Residential Design Guidelines

East Side Tour

Northwest Tour

Southwest Side Tour

East Park Tour

Historic Main Street Tour

Downtown Design Guidelines

The Commission Publications

Related Links

COA &  Instructions

Glossary

 

 


Glossary

 

Bay
One unit of a building consisting of a series of similar units, usually window and door openings.

Balustrade / Baluster
A row of small repeating posts (or balusters) that support a handrail.

Belt Course
A horizontal bank, usually of masonry, extending across the facade and sometimes encircling the building.

Bracket
A projecting member which supports or appears to support a load, usually at eaves or overhangs.

Cantoned
Divided into parts.

Capital
The topmost element of a column or pilaster.

Castellated
Castle - like elements.

Classical
Pertaining to the architecture of ancient Greece and Rome.

Colonade
A row of columns supporting an entablature or series of arches.

Column
An upright member, classically consisting of a base, shaft, and capital. Often carries an entablature, but can be used in isolation.

Console
A bracket in the form of an S -shaped scroll, with one end broader than the other.

Corbel
A small section of masonry supporting a cornice or other features and composed of recessed layers of brick or stone.

Cornice
The crowning projection at the top of a wall; in classical architecture, the upper projecting section of the entablature, resting on the frieze.
Any projecting ornamental moulding along the top of a building or wall which finishes or crowns it

Corinthian Order
The most ornate of the three Greek orders (Doric, Ionic, and Corinthian). It is characterized by a bell-shaped capital with volutes and acanthus leaves.

Dateblock
A masonry block inscribed with owner and date of construction, located on the facade in upper stories, or at ground level near a corner.

Dentil
A small square block used in a series in classical cornices.

Dormer
A window projecting from a pitched roof.

Eave
The underside of a roof projecting out over a wall.

Entablature
Part of a structure between the column capital and roof of a pediment. It comprise the architrave, frieze, and cornice.

Facade
The front or principal exterior face of a building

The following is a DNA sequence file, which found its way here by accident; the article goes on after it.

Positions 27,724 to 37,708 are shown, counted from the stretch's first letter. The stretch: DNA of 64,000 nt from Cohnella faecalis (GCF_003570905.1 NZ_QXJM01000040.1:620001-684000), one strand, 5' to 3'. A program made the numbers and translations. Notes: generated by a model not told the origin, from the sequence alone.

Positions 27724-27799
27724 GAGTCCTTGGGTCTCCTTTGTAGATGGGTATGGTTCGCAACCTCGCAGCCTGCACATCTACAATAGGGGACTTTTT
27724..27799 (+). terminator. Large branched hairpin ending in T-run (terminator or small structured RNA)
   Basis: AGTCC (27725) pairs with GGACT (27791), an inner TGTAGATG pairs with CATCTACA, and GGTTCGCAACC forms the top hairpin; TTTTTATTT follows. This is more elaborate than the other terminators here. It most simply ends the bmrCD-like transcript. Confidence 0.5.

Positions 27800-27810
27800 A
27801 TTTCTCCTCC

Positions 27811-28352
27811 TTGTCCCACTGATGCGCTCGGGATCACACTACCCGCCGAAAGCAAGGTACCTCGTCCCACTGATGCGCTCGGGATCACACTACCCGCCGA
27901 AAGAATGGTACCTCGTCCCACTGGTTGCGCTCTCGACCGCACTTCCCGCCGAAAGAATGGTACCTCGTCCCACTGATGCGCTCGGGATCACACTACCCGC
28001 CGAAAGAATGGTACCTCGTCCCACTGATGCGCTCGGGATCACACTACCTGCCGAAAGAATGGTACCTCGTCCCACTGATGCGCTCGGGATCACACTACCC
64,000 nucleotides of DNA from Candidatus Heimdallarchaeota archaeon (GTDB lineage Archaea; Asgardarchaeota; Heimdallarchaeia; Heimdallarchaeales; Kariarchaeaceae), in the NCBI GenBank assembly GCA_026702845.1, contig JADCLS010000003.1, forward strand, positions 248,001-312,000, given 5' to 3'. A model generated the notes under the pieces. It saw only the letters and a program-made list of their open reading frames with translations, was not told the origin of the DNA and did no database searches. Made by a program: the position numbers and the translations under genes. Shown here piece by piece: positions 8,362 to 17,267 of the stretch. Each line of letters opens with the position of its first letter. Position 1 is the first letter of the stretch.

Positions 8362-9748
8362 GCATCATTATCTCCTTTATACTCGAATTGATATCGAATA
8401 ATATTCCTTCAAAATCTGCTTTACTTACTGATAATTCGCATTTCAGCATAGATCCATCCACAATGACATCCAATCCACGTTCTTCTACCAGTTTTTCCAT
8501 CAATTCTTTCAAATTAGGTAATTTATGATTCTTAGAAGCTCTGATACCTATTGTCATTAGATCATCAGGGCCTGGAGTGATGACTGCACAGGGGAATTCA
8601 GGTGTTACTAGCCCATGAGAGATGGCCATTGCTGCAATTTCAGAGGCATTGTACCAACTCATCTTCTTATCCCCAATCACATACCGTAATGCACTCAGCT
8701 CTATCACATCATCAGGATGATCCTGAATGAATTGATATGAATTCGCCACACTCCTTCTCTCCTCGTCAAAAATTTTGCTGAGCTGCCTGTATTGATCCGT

Finial
An ornament which terminates the point of a spire or tower.

Frieze
A panel below the upper molding or cornice of a wall.

Gable
The triangular wall at the end of a double-pitched or gabled roof.

Gambrel Roof
A ridged roof with two slopes on either side, the lower slope having the steeper pitch.  The gambrel is sometimes flared beyond the front and rear of the house and forms a deep overhang.

Ionic order
The classical order of architecture characterized by a capital with large volutes; less heavy than the Doric and less elaborate than the Corinthian.

Keystone
The central voussoir of an arch.

Knee-Brace or Knee-Bracket
A bracket (see above) with an open, triangular shape. Often applied to the eaves of bungalows.

Lintel
The horizontal beam along the top of a wall or window.

Loggia
An open arched porch attached to a larger structure.

Modillion
An ornamental bracket under the cornice.

Oriel Tower Window
A tower or bay window hung on an upper story.

Palladian Window
A triple opening; the center opening is usually the widest.

Parapet
A section of wall which rises above the roof as in a false front building.

Pavilion
A prominent projecting subdivision of a larger building.

Pediment
A triangular section of wall above the cornice. A triangular gable across a portico, door or window; any similar triangular decorative piece over a doorway.

Pier
A solid masonry support, often rectangular or square in plan.

Pilaster
A rectangular shaft attached to a wall; often treated like a classical column.

Quoining
A series of contrasting stones or bricks used to mark the corners of a building.

Rustication
Masonry cut in large blocks, separated by deep joints, which give texture to the wall surface.

Scarab
A symbol in relief.

Sconce
A lighting fixture projecting from a wall surface.

Sill
The bottom member on a window or door frame.

Terra Cotta
Hard, molded and fired clay used for ornamental wall covering, or roof, or floor tile.

Tracery
The curvilinear openwork shapes of stone or wood creating a pattern within the upper part of a Gothic window; or similar patterns applied to walls or panels.

Transom
A horizontal frame above a window or door.

Voussoir
Wedge-shaped stones, which form an arch.